Today: Jan 21 , 2020

Learning & Tribute Center Honors the Granite Mountain 19 Legacy

27 June 2018  
Tony Sciacca was the Type 1 Incident Commander for the Doce Fire; he worked alongside the Granite Mountain Hotshots on many wildland fire incidents.

The Granite Mountain Interagency Hotshot Crew Learning & Tribute Center opens Friday.

There is no other place like the Granite Mountain Interagency Hotshot Crew Learning & Tribute Center (LTC) in the country. That's because the memories originate in Prescott. From there, the stories radiate to the rest of the country and even the world.

When the Granite Mountain 19 died tragically in 2013, the people in Prescott did what they always do. They picked themselves up, wiped their eyes, figured out what needed to be done next. They reached out to one another and offered support. The process was messy and heart wrenching. The path wasn’t always straightforward. Nobody had gone through this before. There wasn’t a manual for what to do or say. 

Ultimately, the families of the fallen and the people of Prescott also looked into the future. And they said, "We do not ever want this to happen again."

The Learning and Tribute Center started with a desire to honor the men that died in the Yarnell Fire. To share their lives and their passions as men and as Hotshots. But, that’s not all it’s about.

"I love these guys, I worked right alongside them," Tom Haney, one of the LTC Board members said. "I want them to be honored for what they did. But part of their legacy is the prevention part… And that story needs to be shared, too."

What is on display today, Haney explained, is really just the beginning. "We wanted this to be respectful to the guys and the families. We wanted them to know that they are not forgotten and they are in our hearts… But we also want them to know that this is going to be a place where people will always be visiting, and that draw will be prevention and education."

"I didn’t know what to expect when I came in here today," Prescott Fire Marshal Don Devendorf said. "This is amazing… To have this whole thing come together, it’s breathtaking… I come in here and immediately tear up, because this is all great guys, co-workers and just great memories of who they were before we lost them."

"Part of this is a memorial and part of this is educational," Devendorf points out. "We all start out as firefighters in this particular realm. And then we get older and there aren’t 50-year-old hotshots, and there’s a reason for that. So now we get to be in the position as we get older to try to make their jobs easier and their jobs safer. This whole learning center, as you look around, it’s the educational component."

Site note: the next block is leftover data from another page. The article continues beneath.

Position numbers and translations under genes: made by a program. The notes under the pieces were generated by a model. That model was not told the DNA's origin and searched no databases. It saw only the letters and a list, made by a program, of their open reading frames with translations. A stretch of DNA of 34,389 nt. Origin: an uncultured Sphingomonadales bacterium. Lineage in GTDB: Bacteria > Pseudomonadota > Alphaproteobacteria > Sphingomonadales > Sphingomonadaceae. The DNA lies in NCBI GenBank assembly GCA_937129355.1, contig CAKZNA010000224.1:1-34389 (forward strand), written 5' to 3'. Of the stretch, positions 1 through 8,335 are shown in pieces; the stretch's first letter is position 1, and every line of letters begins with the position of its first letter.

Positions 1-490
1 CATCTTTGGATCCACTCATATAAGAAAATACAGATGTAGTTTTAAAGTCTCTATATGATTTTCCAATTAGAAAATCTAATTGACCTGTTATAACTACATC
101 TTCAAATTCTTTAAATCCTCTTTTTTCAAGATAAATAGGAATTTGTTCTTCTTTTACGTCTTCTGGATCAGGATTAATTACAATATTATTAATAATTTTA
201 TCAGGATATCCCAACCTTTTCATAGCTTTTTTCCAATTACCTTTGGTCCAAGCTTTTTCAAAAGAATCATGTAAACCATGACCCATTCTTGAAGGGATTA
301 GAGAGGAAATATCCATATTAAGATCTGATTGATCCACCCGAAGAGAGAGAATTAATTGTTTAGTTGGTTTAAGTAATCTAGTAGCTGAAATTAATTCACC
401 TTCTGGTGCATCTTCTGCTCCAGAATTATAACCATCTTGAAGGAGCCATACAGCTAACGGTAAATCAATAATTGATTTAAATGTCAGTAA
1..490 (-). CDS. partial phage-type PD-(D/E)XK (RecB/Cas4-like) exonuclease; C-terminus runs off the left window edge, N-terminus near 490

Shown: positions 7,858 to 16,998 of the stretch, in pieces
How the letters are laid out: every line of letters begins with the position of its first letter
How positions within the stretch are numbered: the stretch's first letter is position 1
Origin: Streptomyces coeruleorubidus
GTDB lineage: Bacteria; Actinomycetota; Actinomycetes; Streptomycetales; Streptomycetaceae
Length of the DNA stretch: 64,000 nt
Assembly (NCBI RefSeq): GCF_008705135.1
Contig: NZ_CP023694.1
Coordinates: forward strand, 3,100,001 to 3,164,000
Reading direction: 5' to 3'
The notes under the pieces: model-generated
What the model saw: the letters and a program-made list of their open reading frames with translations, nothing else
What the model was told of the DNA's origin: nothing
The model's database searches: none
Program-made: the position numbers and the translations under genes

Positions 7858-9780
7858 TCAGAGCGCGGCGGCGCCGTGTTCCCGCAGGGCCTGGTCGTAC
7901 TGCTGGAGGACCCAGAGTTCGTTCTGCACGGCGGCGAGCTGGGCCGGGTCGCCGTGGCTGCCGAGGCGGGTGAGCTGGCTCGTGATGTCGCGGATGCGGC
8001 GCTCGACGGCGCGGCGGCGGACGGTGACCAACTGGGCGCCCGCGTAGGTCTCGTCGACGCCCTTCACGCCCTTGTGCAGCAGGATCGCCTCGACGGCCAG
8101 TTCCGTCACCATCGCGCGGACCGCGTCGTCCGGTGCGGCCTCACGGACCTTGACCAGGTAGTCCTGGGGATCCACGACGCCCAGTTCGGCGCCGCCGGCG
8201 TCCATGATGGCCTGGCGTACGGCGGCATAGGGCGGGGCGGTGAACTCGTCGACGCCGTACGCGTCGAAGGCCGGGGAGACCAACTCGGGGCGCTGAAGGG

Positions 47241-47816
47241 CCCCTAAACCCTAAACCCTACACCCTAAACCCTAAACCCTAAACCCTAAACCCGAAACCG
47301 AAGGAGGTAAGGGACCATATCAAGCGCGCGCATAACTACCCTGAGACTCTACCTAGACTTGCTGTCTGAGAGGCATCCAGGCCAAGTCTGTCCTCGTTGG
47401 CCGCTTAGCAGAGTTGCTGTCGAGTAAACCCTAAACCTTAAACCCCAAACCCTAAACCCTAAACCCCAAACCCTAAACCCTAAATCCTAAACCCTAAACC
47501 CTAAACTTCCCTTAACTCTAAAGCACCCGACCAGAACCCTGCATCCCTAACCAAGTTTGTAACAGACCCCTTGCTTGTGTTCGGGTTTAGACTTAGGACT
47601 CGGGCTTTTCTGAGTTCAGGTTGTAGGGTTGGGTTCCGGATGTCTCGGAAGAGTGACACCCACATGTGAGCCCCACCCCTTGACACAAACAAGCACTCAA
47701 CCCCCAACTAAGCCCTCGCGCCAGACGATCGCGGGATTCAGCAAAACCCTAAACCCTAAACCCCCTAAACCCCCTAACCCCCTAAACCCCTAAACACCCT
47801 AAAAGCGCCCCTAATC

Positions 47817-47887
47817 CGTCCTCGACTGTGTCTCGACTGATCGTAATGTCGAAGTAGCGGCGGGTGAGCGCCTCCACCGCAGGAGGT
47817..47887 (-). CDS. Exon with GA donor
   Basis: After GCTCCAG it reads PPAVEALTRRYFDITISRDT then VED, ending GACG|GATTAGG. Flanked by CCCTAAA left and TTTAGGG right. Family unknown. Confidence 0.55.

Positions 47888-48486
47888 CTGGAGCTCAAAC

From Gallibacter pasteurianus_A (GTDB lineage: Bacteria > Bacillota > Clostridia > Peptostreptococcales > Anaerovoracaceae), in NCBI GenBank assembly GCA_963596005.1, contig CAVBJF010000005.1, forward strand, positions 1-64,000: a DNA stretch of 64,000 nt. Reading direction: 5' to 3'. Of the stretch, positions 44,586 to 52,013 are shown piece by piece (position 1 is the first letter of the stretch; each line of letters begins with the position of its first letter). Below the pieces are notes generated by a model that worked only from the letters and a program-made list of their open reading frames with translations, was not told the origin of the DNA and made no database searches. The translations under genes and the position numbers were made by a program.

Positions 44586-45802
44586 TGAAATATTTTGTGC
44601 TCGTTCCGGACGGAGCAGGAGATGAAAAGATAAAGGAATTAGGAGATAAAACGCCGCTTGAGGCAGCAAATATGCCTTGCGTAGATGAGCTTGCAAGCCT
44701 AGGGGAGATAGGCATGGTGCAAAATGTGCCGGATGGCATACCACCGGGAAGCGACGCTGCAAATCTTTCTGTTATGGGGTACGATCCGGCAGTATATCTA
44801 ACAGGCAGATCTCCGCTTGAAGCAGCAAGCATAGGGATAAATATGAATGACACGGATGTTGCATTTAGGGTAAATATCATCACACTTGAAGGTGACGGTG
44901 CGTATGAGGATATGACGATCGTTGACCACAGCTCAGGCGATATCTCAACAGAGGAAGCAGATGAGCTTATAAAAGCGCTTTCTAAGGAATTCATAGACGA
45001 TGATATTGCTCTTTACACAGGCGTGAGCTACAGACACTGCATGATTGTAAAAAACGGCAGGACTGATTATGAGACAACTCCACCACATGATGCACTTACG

"Come down," Haney said, inviting people to come to the LTC. "We’re going to educate people on the system because they’re a part of it."

Take a walkthru with this video and learn about the displays and their significance:

Preservation and Display

When the community learned of the Yarnell Fire tragedy, the fence around the Granite Mountain Hotshot Interagency Crew station became the place to leave tokens of love and sympathy. People came from all over the state to pay their respect, items were sent from all over the country, and even the world. Over just a few days, thousands of items were left at what became the Tribute Fence.

Katie Cornelius, the official exhibit Curator, probably has a more detailed knowledge of the items in the Tribute Fence collection than anyone else. She designed the layout and displays in the Learning & Tribute Center to include items from the fence, as well as other memorabilia. She can tell you how many t-shirts there are, and how the fence was divided into sections. She knows the toys, and the art and the flags. 

"People use different things to deal with grief, to express condolence or sympathy," Cornelius explained. "Some people use art, some people use words, some people use items that remind them of that person. So, when you look at these things, you can see that all of them were an expression of sympathy and how we as humans use so many different ways to express that, I think is incredible. We’d love to highlight those things. The art - we have fine art and we have folk art, yet, they’re both an expression of love and sympathy."

Cornelius said that the exhibit will evolve, and there will always be something to highlight that innate human nature to give something of oneself.